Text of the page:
Health Check

What cancer patients need to know about COVID-19

The COVID-19 pandemic might impact a cancer patient’s treatment. Here’s what you need to know, and how to look after yourself.

Written by Editor Medibank

While many people are currently experiencing ‘pandemic fatigue’, many other individuals continue to be affected by COVID-19, including those undergoing treatment for cancer. Cancer treatments and blood-related cancers can weaken your immune system, which increases your risk of infections, including COVID-19.

This can be a cause of stress for both patients and their families – but your emotional wellbeing is important, too. Here are some tips to help you have proactive discussions with your care team and look after both your physical and mental health.

Cancer patients and COVID-19 – what are the risks?

When chemotherapy and radiation therapy kill or damage cancer cells, they also temporarily decrease or damage white blood cells which are important for fighting infections. Immunotherapy medicines can cause your immune system to attack healthy cells, increasing your risk of getting viruses. Surgery to take out lymph nodes or transplant bone marrow can also lower your immune system.

Blood cancers such as leukaemia or lymphoma also increase your risk of infection because of their impact on white blood cells.

If you’ve completed active treatment, you may still have a weakened immune system, so it may be worth taking some extra precautions.

Factoring COVID-19 into your cancer treatment plan

It’s worth checking in with your healthcare team to see if any part of your treatment needs to change during this time. You can review the treatment you’re undergoing – and if the risks and benefits have changed, discuss whether there are other options you can consider.

Many doctors are now doing consultations for cancer patients over the phone or through videoconferencing, for example, which can save time and reduce your risk of COVID-19 transmission. Medibank is trialling Chemo at Home – a service that allows eligible members to receive their chemotherapy treatment in the comfort of their own house where their treating doctor considers it clinically appropriate.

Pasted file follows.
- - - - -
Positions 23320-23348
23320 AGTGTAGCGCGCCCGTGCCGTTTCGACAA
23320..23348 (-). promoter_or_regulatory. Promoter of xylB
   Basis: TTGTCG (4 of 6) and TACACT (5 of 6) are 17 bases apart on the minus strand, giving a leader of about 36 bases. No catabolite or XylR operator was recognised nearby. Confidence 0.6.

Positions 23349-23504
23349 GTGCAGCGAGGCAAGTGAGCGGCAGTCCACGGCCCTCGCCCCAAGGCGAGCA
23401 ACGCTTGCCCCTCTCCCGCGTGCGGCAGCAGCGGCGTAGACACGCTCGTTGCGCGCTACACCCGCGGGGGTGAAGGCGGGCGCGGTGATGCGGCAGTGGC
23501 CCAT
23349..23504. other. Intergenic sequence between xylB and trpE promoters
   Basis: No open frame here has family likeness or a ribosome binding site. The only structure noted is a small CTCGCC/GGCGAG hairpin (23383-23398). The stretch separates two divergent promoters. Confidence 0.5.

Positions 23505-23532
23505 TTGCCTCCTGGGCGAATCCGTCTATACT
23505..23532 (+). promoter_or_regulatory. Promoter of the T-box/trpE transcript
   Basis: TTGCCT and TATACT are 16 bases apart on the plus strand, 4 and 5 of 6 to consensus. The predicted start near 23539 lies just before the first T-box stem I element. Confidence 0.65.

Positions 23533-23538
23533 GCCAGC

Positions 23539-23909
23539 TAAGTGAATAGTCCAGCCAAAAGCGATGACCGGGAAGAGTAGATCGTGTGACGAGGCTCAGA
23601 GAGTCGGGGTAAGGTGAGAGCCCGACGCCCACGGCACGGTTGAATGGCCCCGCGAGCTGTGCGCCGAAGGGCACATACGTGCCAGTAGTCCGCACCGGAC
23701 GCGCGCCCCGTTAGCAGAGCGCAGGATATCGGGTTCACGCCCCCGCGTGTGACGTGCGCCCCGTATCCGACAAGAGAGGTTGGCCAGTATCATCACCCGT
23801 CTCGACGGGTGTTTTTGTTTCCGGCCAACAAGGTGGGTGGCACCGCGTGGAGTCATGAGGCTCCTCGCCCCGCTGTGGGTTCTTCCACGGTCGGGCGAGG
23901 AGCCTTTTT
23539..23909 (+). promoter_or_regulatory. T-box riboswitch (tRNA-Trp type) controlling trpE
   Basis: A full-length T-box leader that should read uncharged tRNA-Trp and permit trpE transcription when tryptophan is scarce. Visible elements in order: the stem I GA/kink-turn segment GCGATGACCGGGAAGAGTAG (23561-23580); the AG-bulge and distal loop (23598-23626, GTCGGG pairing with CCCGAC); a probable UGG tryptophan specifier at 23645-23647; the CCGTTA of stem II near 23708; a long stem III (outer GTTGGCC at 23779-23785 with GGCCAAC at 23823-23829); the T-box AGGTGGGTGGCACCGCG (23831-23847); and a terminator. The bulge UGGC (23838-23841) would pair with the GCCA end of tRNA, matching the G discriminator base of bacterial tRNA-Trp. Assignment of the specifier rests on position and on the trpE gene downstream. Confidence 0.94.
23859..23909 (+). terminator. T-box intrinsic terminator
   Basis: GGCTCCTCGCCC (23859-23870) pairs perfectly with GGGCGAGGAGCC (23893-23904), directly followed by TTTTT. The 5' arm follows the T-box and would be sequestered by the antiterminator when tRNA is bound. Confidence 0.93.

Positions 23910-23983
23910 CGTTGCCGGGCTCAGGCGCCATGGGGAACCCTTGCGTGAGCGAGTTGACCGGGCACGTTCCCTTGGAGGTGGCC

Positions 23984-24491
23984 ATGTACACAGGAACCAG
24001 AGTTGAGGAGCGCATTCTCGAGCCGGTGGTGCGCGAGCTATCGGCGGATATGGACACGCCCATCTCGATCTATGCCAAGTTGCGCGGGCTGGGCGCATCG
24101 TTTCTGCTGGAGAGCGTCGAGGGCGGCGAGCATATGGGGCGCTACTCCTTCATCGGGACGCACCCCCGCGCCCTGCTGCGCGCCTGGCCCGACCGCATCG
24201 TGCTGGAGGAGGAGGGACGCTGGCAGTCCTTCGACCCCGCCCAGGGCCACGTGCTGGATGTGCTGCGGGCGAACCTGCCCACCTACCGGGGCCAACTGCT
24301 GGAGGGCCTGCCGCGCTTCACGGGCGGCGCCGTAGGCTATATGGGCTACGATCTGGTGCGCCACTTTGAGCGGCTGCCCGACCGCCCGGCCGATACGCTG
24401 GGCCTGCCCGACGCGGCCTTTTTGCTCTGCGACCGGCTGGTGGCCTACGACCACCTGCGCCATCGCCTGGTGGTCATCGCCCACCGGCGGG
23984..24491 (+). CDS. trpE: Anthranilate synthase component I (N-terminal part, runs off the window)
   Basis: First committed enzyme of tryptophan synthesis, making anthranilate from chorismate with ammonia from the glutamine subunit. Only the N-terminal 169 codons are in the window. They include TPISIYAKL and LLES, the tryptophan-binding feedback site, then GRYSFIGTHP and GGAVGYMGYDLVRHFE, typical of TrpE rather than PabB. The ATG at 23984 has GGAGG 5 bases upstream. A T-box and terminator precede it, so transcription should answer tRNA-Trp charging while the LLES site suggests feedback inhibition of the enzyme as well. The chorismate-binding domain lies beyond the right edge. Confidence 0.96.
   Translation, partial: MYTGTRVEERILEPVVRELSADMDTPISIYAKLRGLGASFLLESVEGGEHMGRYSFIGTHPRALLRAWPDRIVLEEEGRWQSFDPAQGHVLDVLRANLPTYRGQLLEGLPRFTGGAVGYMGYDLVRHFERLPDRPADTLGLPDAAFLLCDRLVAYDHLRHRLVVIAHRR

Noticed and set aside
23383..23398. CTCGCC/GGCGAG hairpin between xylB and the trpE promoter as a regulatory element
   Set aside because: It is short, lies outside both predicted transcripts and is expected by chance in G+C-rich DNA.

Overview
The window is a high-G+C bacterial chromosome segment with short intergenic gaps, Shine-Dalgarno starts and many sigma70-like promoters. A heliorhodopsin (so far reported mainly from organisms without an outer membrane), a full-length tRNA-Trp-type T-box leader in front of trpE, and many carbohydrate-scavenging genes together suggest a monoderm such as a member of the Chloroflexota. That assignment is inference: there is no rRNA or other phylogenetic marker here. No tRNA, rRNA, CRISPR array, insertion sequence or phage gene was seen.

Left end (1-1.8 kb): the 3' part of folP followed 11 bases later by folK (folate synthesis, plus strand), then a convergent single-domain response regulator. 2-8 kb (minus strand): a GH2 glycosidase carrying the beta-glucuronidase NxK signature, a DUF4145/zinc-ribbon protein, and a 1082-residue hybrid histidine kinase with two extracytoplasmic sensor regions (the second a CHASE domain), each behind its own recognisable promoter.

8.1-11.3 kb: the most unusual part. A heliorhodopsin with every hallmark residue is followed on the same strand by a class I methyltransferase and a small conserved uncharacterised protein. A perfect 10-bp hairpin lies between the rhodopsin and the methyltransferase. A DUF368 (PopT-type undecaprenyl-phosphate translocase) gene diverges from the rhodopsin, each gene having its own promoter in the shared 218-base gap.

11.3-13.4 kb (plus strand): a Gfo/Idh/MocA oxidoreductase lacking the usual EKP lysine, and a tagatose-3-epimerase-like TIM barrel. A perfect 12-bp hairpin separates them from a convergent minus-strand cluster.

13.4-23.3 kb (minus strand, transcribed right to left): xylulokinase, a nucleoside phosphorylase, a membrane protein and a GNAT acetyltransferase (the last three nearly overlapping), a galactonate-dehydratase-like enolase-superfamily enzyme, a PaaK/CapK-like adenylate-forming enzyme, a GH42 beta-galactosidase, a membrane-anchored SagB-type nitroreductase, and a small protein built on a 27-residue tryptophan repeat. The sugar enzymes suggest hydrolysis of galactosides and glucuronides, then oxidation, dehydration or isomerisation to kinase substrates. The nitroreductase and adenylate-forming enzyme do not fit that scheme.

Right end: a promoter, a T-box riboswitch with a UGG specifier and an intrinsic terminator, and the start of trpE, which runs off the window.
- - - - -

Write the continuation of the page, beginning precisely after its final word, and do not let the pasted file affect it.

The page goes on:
Having this choice potentially means being closer to your support network, increased privacy and saving the time that is usually spent travelling, waiting and being discharged. Many of the program’s participants report that being able to continue with activities of daily life helps them feel more ‘normal’.

Here are some questions to ask your treatment team:

  • Can I do some consultations remotely via phone or videoconferencing?    
  • Is it possible to get Chemo at Home?^    
  • Have the risks and benefits of any of my treatments changed?    
  • Should I get the flu vaccine and if so, when?    
  • Do I need another booster vaccine?
  • What should I do if I am a cancer patient and I contract COVID-19?

Ways to help reduce your risk of COVID-19

Everyone needs to take COVID-19 precautions, but it’s especially important if you’re a cancer patient undergoing treatment (or living with someone who is). Your treatment team will have already given you instructions to reduce the risk of infection, which will also help protect against coronavirus. Be vigilant about washing your hands, wearing a mask and physical distancing when in public. At home, it’s a good idea to regularly clean and disinfect surfaces. You can read the latest advice about hygiene, masks and physical distancing on the Department of Health’s website.           .